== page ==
Enforcement of the bulk of the payments as they became due would not have affected the tied market, since the obligations to make most payments arose well after the allegedly tied start-up services had been supplied and consumed; this is in contrast to Mullins where the obligation to pay arose at the time of purchase of non-union coal, and enforcement at that time would have imposed an immediate penalty for breaching the union's illegal restraint of trade
Our construction of Mullins does not necessarily preclude antitrust defenses to all tie-in contracts. Where the tying arrangement calls for payments for ongoing receipt of the tied product, or payments in proportion to the quantity of tied product purchased from competitors, a court might find the payments to be a "mechanism" by which the contract-suit plaintiff "enforces" the tie-in, and allow an antitrust defense to be raised under Mullins. Cf. Avondale, 677 F.2d at 1058 (under Mullins, antitrust defense precluded because plaintiff "did not seek enforcement of the actual tie-in"). This case, however, involves neither an ongoing provision of the tied product nor payments for purchases from competitors
Appellants' suggestion that Giant Food, Inc. v. Jack I. Bender & Sons, 399 A.2d 1293 (D.C.App.1979), precludes prejudgment interest whenever the claim is subject to a counterclaim borders on the absurd. Giant merely held that if a plaintiff obtains a liquidated judgment, and the defendant prevails on a counterclaim that is "an offset in the nature of payment [of the liquidated debt]," then the plaintiff will be awarded interest only on the difference between his claim and the defendant's counterclaim. Id. at 1303. Giant thus has no bearing here where (1) appellants did not prevail on their claim, and (2) the claim was not one for "an offset in the nature of payment."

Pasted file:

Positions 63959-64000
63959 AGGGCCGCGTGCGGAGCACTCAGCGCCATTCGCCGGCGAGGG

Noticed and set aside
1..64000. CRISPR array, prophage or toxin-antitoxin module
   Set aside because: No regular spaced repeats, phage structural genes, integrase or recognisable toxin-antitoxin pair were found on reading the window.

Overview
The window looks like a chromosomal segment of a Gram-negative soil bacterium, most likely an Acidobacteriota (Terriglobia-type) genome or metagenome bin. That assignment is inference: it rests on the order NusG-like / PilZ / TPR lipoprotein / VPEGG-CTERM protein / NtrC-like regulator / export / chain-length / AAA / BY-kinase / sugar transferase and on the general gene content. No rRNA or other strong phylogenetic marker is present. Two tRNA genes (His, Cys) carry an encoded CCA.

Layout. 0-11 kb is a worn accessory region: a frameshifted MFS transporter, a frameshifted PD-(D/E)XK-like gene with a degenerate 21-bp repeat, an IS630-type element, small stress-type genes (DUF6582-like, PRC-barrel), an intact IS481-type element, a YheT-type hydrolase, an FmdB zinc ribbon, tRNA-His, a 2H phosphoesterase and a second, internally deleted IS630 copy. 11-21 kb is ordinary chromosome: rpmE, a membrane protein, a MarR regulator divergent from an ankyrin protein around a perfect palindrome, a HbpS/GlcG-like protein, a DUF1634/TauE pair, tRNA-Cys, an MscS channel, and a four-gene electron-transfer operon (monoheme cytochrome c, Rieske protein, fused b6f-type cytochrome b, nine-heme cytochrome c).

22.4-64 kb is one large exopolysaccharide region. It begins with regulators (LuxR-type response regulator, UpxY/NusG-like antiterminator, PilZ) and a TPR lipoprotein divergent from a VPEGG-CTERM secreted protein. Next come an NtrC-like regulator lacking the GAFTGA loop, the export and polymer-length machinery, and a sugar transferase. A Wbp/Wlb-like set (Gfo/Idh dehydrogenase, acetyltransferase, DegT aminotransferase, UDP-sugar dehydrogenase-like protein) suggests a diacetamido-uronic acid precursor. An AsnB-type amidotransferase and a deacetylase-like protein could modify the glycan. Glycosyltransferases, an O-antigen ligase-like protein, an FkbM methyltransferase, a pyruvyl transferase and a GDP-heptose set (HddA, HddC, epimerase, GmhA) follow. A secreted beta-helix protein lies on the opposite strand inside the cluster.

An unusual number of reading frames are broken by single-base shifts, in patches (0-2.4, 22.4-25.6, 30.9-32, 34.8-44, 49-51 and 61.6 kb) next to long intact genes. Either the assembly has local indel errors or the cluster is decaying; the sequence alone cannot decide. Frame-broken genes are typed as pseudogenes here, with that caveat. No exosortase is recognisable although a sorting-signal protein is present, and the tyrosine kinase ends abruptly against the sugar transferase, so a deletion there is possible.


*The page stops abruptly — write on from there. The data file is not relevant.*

The district court explicitly noted it retained jurisdiction to modify its order should the appellees fail in the future to perform any of their obligations under the agreements. Williamsburg, slip op. at 4 n. 1 (Sept. 3, 1982) (Memorandum). It thus treated the contract as an ongoing one imposing obligations on both appellees and appellants